Effects of Poorly Circulated Room Air
Having good room ventilation to dilute and disperse indoor air pollutants has long been recognized, and with the COVID-19 pandemic its importance has become all the more heightened. But new experiments by indoor air researchers at Lawrence Berkeley National Laboratory (Berkeley Lab) show that certain circumstances will result in poor mixing of room air, meaning airborne contaminants may not be effectively dispersed and removed by building level ventilation.
Using CO2 as a tracer to track small respiratory aerosols that travel with air currents in a room, the Berkeley Lab team found that when overhead vents (or diffusers) are supplying heated air, it created thermally stratified conditions that block the flow of clean air down to the “breathing zone” in the middle height of the room. As a result, even when people are sitting more than 6 feet from each other, some occupants may be exposed to respiratory aerosols from others at a rate 5 to 6 times higher than if the same room were well mixed. Their study, “Measured influence of overhead HVAC on exposure to airborne contaminants from simulated speaking in a meeting and a classroom,” was published recently in the journal Indoor Air.
“When everything’s well mixed, everybody’s exposed to the same conditions,” said Berkeley Lab indoor air researcher Woody Delp. “When it’s not well mixed, you can have, from a COVID perspective, potential hot spots. So, if there’s one infected individual in the room, instead of having their expelled breath fully dispersed and then then properly diluted and removed by the HVAC system, another person sitting next to them or even across the room could get a high concentration of that infected person’s emitted viral aerosol.”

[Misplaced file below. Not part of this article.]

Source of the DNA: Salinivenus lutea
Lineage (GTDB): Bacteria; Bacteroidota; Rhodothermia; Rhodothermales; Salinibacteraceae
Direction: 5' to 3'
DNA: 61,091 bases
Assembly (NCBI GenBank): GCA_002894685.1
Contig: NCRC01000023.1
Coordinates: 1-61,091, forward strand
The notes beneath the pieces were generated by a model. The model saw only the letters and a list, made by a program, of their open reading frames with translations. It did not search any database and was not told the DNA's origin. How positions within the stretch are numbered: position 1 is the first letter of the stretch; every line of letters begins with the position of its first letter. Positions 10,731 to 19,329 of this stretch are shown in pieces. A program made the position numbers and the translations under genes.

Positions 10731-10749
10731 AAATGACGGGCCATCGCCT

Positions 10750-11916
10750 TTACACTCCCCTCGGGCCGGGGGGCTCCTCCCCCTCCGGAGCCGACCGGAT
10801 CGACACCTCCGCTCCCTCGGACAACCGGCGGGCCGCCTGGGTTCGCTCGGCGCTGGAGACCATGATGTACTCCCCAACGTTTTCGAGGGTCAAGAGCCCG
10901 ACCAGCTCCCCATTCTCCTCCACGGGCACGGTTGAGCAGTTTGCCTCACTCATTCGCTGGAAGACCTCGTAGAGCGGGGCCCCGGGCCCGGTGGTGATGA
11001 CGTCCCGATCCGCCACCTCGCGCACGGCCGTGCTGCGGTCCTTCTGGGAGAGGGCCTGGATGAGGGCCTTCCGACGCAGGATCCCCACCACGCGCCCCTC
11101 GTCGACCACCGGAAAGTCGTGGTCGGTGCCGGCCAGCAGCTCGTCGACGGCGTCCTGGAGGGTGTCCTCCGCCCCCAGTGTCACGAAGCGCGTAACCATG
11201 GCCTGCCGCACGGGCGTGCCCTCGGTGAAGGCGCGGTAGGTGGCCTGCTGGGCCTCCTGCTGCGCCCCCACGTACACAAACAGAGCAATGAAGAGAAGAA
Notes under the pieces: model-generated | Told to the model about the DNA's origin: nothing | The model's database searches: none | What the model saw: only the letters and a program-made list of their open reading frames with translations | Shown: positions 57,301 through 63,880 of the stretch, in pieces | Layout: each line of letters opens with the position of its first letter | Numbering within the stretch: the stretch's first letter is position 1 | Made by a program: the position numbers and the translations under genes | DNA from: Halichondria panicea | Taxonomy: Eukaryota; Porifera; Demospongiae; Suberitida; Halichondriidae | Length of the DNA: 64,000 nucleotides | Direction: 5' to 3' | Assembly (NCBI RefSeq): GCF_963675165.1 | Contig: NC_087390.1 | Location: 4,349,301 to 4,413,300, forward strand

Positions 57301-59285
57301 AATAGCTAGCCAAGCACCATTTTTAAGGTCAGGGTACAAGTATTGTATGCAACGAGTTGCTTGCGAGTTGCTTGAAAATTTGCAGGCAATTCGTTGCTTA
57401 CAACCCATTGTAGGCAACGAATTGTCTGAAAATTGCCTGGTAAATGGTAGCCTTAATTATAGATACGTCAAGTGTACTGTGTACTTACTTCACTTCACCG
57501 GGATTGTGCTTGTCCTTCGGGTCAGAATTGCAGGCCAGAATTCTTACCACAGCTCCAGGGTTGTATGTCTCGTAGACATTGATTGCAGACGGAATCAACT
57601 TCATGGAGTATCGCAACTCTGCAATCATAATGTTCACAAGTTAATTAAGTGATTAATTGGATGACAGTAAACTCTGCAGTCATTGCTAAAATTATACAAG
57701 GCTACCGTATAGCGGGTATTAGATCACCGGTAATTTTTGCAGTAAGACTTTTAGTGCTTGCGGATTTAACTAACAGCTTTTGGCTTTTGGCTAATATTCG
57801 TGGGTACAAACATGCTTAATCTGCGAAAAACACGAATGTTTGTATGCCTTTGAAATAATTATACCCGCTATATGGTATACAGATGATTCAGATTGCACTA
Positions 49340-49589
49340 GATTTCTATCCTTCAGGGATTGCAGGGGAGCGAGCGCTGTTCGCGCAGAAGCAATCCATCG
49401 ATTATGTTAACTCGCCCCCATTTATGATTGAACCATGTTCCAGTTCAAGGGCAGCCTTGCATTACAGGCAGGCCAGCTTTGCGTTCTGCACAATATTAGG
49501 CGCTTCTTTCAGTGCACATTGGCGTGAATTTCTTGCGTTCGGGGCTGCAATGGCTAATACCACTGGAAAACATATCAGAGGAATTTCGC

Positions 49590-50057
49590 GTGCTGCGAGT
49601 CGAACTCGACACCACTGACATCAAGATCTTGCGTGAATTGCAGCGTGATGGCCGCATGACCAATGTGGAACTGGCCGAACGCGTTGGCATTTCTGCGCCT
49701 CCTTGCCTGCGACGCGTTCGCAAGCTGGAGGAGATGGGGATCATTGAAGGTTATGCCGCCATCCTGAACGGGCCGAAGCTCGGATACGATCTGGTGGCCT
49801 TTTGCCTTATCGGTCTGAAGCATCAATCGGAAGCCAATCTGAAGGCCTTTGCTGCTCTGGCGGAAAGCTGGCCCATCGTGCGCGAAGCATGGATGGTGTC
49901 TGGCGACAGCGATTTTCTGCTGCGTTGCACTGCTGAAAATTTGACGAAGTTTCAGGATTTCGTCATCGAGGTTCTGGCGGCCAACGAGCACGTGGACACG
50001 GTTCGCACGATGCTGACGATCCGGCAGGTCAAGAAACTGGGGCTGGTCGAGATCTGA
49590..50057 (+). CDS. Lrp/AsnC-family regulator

Delp notes that this situation would occur only in the case of heated air being supplied from the overhead diffusers. When cold or neutral air is being supplied, the researchers did not see the thermal stratification occur; instead, the room was found to be well mixed in those circumstances.
While the basic risk from overhead heating has been known for years, it had not previously been quantified under controlled but realistic conditions of a meeting or classroom. The results are important for understanding how large the risk can be when occupants are intentionally spaced for safety. “Ventilation is essential to maintaining good air quality,” said Brett Singer, the lead author of the study and head of Berkeley Lab’s Indoor Environment Group. “But if you’re heating overhead without intentionally mixing the air in the room, you will not get the full benefit of ventilation.”
Fortunately, there is a simple solution, the study found: using portable air cleaners that pull air in from below and push it out through the top. “They take care of the mixing and then they also filter the air, so they have a double benefit,” Singer said.